Florida bill passes to speed mortgage foreclosure system

Associated PressApril 30, 2013 

TALLAHASSEE -- The Florida House voted overwhelmingly Monday to speed up the residential mortgage foreclosure process in a state that was swamped by a rising number of homes taken back by banks during the housing crisis.

Rep. Kathleen Passidomo, R-Naples, said her bill preserves due-process rights for distressed homeowners while trying to stimulate Florida's real-estate market by getting foreclosed property "back into the stream of commerce."

The measure (HB 87) passed on an 87-26 vote but its fate is uncertain. The Senate is considering similar legislation as Florida lawmakers face a Friday deadline to pass bills in their 60-day session.

The Sunshine State was one of the hardest hit by the national collapse in the real estate market that began in 2008. Those foreclosure cases quickly swamped an already overworked court system.

"Until we do something regarding the foreclosure issue in this state, lenders will continue to be hurt, borrowers will continue to be hurt and the economy of the state of Florida will continue to be hurt," said Rep. Charles McBurney, R-Jacksonville.

The legislation would make banks prove in more detail that they own a mortgage or explain why they can't prove ownership. It also creates a process for others besides mortgage-holders to ask the court to speed up foreclosure cases.

Another key provision would reduce the statute of limitations, or amount of time, for banks to goafter foreclosed homeowners on deficiency judgments-- from five years to one year. Deficiencies are thedifference between themoney obtained from selling a foreclosed home and what the original homeowner still owes on it.

The measure also would allow senior, or semi-retired, judges to hear foreclosure matters to relieve the backlog of cases.

Opponents said the proposal is tilted against troubled homeowners already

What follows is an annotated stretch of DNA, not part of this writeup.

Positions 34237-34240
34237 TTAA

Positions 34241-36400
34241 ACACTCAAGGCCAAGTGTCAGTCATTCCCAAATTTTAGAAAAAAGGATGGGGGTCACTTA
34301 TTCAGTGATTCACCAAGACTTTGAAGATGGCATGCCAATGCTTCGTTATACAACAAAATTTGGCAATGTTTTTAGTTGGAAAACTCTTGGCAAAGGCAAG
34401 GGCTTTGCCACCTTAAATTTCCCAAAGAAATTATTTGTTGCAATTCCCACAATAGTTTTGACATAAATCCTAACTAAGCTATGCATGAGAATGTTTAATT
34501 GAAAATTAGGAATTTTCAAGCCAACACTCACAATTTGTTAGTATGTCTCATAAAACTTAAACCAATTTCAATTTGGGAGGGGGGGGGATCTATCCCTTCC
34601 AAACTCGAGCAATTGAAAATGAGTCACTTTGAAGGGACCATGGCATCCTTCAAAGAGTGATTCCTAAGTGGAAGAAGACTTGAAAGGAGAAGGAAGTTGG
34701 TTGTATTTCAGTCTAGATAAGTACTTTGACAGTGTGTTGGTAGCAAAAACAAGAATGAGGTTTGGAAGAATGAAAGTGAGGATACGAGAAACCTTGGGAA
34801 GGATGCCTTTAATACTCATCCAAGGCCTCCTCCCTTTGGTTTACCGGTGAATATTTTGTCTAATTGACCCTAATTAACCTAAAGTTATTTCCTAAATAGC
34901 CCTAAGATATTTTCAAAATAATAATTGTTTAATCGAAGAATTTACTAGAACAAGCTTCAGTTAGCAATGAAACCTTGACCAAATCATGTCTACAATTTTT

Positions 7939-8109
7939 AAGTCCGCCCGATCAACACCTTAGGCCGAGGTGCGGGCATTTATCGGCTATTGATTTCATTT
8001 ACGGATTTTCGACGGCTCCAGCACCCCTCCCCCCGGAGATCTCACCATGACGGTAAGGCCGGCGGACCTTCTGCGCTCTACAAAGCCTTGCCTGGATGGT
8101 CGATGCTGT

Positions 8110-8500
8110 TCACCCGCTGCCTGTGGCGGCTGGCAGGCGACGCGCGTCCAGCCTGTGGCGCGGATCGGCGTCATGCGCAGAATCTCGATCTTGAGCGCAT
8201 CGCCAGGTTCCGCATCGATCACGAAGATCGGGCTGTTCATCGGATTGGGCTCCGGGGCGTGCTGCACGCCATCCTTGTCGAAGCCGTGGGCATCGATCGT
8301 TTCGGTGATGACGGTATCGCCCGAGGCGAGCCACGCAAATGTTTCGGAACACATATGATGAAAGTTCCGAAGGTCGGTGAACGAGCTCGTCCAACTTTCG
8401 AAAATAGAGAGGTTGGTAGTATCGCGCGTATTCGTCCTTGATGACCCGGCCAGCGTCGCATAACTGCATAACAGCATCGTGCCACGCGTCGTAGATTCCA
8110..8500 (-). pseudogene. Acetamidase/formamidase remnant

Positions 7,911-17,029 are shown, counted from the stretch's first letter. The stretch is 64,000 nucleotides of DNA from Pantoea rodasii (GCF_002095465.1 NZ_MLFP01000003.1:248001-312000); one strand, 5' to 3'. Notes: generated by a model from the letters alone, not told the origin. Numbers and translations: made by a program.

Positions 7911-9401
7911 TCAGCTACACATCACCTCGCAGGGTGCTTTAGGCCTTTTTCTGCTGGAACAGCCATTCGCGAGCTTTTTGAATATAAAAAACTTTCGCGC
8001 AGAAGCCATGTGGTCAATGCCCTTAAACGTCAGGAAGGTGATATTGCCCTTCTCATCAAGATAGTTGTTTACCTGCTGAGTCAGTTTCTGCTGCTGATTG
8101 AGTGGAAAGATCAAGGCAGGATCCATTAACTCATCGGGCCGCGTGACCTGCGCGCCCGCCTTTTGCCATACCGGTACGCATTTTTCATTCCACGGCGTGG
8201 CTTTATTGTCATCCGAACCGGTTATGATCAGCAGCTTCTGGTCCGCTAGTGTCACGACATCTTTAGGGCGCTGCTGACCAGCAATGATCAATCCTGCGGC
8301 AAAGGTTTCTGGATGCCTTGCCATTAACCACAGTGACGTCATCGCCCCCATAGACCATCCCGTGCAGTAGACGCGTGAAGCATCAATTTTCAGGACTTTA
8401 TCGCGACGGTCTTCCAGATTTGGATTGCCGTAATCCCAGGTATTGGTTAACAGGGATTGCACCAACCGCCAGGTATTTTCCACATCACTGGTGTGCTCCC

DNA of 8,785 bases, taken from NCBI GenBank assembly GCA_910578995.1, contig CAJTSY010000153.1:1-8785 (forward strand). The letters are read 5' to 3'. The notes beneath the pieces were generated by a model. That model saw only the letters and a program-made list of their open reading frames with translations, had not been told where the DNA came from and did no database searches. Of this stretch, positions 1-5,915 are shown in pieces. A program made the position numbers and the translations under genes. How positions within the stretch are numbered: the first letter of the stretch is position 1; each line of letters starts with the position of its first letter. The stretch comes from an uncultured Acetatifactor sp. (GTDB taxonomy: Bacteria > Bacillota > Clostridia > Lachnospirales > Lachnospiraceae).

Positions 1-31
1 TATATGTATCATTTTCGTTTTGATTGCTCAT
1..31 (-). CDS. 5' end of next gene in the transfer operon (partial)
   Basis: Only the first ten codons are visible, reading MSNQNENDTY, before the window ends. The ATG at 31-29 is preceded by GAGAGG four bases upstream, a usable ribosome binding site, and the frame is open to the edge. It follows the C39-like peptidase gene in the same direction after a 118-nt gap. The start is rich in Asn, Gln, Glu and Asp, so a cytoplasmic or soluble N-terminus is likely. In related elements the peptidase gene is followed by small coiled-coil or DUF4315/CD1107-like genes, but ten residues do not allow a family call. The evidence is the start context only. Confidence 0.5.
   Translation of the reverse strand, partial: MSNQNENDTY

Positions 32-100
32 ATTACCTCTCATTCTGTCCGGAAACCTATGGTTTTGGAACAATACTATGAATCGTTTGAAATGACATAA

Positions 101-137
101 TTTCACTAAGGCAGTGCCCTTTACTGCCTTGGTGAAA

being hounded by banks and their attorneys.

"For many of us, the purchase of a home is the most significant financial investment we'll ever make," said Rep. Jose Javier Rodriguez, D-Miami. "It's where we raise our kids. And I think we have to be extremely careful in regulating foreclosure. Many of these provisions go too far."

Other critics warned the bill doesn't provide enough safeguards for homeowners who were wrongly foreclosed on.

Rep. Jared Moskowitz, D-Coral Springs, spoke up for the bill. He said it seeks to help those homeowners who are struggling to pay their mortgages but are surrounded by foreclosed homes, a situation that drives down neighborhood property values.

"Where is the relief for those people who are sitting in their houses underwater on their mortgage begging for relief?" he said. "This foreclosure problem cannot go on for the next five, six, seven years. We must provide relief to those people who are in their homes."

The debate comes as signs indicate the nation's foreclosure crisis is abating amid an improving housing market.

The number of U.S.homes repossessed by lenders last month fell to thelowest level in more thanfive years. While some states still saw increases in homes taken back by banks, nationally home repossessions fell 3 percent inMarch from the previous month and were down21 percent from a yearearlier, foreclosure listing firm RealtyTrac Inc. indicated.

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